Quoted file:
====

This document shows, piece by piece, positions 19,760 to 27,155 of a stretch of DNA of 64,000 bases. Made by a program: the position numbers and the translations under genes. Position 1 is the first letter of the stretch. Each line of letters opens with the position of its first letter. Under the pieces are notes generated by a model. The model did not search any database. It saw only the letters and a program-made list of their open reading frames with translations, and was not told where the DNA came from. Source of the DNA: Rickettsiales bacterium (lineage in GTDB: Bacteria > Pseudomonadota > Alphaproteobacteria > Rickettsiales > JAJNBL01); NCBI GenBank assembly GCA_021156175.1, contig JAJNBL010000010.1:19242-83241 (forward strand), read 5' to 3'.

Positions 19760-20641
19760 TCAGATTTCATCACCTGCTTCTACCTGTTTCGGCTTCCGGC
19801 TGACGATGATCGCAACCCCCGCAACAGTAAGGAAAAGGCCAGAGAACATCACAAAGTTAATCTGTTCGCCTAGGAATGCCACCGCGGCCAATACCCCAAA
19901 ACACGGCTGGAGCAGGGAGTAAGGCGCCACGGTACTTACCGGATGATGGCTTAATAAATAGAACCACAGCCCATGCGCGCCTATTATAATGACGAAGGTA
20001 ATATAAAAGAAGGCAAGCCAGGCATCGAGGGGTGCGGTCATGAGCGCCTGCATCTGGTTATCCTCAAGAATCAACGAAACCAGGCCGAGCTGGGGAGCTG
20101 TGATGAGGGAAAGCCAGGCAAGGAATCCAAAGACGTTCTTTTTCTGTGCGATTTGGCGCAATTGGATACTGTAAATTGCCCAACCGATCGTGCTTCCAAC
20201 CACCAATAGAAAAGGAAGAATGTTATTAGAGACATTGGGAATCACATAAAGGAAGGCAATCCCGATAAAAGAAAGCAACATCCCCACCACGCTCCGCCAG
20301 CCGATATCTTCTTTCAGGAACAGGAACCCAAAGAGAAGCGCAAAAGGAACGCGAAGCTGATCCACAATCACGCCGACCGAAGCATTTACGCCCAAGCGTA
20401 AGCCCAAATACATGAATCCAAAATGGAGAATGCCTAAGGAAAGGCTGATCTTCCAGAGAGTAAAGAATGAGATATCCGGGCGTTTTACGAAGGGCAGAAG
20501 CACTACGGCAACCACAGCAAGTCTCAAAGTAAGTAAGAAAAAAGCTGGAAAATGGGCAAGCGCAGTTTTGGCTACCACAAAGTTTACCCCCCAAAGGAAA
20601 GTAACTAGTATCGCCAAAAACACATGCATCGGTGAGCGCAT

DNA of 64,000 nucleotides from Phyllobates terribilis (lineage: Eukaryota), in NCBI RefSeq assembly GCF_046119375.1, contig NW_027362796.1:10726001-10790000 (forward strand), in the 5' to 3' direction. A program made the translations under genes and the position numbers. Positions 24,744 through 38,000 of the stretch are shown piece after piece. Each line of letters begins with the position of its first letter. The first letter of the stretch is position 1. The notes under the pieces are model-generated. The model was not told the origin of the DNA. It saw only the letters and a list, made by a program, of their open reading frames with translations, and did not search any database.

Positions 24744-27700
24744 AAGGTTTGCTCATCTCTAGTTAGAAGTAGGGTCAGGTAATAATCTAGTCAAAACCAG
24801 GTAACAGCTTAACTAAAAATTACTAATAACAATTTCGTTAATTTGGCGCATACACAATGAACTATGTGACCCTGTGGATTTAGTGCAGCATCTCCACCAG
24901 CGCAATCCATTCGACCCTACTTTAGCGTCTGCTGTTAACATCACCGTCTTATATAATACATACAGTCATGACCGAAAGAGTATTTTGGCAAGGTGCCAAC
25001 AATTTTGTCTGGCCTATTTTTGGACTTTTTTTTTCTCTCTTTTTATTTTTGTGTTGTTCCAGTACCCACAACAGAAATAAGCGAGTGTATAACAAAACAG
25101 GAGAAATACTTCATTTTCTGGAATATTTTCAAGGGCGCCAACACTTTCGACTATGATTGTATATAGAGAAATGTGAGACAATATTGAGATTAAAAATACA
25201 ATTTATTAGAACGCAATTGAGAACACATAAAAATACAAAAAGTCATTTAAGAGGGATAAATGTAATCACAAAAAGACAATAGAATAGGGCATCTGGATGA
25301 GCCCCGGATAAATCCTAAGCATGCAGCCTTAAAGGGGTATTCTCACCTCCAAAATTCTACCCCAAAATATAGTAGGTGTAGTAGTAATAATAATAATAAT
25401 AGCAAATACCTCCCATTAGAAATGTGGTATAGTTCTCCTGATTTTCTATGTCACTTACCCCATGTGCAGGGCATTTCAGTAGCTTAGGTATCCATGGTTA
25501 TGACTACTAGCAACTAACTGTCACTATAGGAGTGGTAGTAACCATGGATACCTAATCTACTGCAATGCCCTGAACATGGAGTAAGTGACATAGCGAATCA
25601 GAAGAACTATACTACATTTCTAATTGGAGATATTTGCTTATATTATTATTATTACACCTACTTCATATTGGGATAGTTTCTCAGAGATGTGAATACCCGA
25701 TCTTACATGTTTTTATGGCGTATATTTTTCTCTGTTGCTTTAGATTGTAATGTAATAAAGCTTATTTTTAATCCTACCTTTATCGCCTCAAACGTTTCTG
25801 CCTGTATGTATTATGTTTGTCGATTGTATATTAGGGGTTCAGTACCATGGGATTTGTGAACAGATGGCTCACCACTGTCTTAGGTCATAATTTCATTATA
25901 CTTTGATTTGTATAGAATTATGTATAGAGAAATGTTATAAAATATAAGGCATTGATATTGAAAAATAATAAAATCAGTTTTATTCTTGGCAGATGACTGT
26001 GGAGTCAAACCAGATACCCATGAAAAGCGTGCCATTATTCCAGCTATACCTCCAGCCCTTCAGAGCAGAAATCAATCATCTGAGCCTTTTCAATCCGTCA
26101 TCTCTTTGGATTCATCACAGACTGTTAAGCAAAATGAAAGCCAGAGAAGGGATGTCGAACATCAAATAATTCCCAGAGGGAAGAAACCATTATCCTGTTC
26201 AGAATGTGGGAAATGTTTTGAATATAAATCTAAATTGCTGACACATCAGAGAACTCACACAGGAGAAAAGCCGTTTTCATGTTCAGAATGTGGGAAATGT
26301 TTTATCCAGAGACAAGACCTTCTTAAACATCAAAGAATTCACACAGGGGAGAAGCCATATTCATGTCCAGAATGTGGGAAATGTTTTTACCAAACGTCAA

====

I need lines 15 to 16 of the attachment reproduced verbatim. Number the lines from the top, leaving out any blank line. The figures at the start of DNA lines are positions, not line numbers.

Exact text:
24744 AAGGTTTGCTCATCTCTAGTTAGAAGTAGGGTCAGGTAATAATCTAGTCAAAACCAG
24801 GTAACAGCTTAACTAAAAATTACTAATAACAATTTCGTTAATTTGGCGCATACACAATGAACTATGTGACCCTGTGGATTTAGTGCAGCATCTCCACCAG